Japan Volunteer Guide Service
I first came to know about Japan Volunteer Guide service many years ago when a friend used their service in Nara. I thought it was a wonderful way to have interactions with the locals and see Japan through their eyes; to have them explain the history of places we visit and learn how they live. Of course, the best part was to have someone else do the planning for that day. *LOL*
My first experience with Volunteer Guide service was in 2013 during a family trip to Kansai area. We had a Volunteer Guide in Nara and another in Kyoto. Till today, we’re still in touch with our Kyoto Volunteer Guide, who visited us in Singapore as well.
Over the years, I’ve engaged Volunteer Guides in Nara, Kyoto, Kagoshima, Nagasaki, Nagoya, Takayama, Kanazawa, Matsumoto, Nagano, Kochi, Matsuyama, Hiroshima, Morioka and Aomori. I’ve also introduced this Japan Volunteer Guide services to other friends for their Japan travels.
- What is Japan Volunteer Guide service?
- Who are the Volunteer Guides?
- Where to find Volunteer Guides?
- Is Japan Volunteer Guide service free?
- How to engage Japan Volunteer Guide service?
- Important Things to Note
- My family’s and my experience with Japan Volunteer Guides
What is Japan Volunteer Guide service?
Japan Volunteer Guide service is a service offered by Japanese locals to tourists who want to know more about the place where they live. These Volunteer Guides act as Ambassadors for their town, sharing with tourist what their town offers through sightseeing, activities and food.
Who are the Volunteer Guides?
Most of the Volunteer Guides I’ve encountered fall under these 2 groups:
- University Students / Language Students
- Retirees / Housewives
Some of their reasons for being Volunteer Guides included learning and practicing the language; having opportunities to interact with foreigners; and having something to do after they retire or in their spare time.
Most importantly, these Volunteer Guides are Ambassadors for Japan, the towns they represent and provide tours to. All of them are sincere and enthusiastic about sharing what their towns have to offer with tourists.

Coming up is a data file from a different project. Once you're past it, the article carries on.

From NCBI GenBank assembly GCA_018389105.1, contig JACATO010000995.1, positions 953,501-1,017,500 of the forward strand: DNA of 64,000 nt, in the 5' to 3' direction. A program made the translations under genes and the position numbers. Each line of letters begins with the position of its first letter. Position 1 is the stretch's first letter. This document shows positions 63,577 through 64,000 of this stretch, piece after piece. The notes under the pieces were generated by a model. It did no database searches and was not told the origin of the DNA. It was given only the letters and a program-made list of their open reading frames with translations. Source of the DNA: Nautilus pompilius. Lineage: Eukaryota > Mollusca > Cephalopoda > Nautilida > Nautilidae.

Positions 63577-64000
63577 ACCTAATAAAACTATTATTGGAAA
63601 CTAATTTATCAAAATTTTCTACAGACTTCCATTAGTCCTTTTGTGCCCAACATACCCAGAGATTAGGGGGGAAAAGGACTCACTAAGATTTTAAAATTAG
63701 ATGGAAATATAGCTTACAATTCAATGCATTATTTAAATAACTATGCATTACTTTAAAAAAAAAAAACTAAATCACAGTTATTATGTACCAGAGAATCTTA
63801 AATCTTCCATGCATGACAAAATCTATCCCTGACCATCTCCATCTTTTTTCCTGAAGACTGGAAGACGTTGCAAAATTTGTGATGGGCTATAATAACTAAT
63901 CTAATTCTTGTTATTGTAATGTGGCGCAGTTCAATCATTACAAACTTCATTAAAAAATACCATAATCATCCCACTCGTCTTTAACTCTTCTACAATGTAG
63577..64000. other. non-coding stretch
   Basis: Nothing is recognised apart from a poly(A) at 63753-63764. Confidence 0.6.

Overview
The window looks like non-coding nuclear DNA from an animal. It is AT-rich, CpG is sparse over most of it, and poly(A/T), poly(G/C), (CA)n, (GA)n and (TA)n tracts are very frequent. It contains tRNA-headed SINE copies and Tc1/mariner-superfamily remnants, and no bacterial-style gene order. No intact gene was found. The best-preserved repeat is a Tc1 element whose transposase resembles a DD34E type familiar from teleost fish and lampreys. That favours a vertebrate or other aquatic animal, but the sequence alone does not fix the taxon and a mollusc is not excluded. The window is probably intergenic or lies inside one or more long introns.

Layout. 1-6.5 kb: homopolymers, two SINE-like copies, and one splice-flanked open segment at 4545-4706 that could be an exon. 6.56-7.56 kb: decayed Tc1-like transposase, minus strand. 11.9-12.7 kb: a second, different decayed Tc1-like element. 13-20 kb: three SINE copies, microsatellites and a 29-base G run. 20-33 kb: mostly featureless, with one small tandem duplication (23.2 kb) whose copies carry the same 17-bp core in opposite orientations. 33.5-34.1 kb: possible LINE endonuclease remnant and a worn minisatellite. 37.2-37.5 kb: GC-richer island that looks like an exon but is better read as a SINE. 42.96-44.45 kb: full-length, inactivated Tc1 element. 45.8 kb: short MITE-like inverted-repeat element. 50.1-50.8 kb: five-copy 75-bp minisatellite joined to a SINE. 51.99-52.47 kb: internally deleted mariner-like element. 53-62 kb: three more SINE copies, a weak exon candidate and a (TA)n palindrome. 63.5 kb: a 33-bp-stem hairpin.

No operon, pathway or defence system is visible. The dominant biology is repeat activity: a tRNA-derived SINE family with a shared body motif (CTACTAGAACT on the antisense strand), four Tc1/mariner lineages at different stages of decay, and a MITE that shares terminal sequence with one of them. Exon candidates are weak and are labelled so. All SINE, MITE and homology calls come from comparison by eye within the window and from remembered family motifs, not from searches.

Where to find Volunteer Guides?
JNTO (Japan National Tourism Organization) has an extensive list of Volunteer Guide Associations by prefectures, starting from Hokkaido down to Okinawa. The list consists of mainly Systematized Goodwill Guide Groups (SGG) who are registered with JNTO. Information listed include areas where these SGG cover, language available, website (if any), email contact and type of guide/tours available. Be sure to bookmark the list!
Not all Volunteer Guide services are listed on the JNTO site. For locations not listed, you may need to search for individual location tourism website if such Volunteer Guide services are offered. Do note that some location tourism websites list chargeable guide services (not covered in this post).
Is Japan Volunteer Guide service free?
Yes, it depends and no.
Yes, it is free as the Volunteer Guides are not charging for their time to bring you around. Some of the Volunteer Guide Associations have arrangements with local tourist spots for free entry for their Volunteer Guides. No one is earning anything from providing this service.
The guide service is free, but there are other associated cost that the tourists may need to cover.
If there are no arrangements made with local tourist spots, the tourists will have to pay for the Volunteer Guide’s entrance fees. Tourists are also expected to pay for the Volunteer Guide’s transport cost if they travel with the tourists to places of interests. Some associations required the tourists to provide a specific sum as a token to cover the Volunteer Guide’s transport cost between their homes and the meeting location.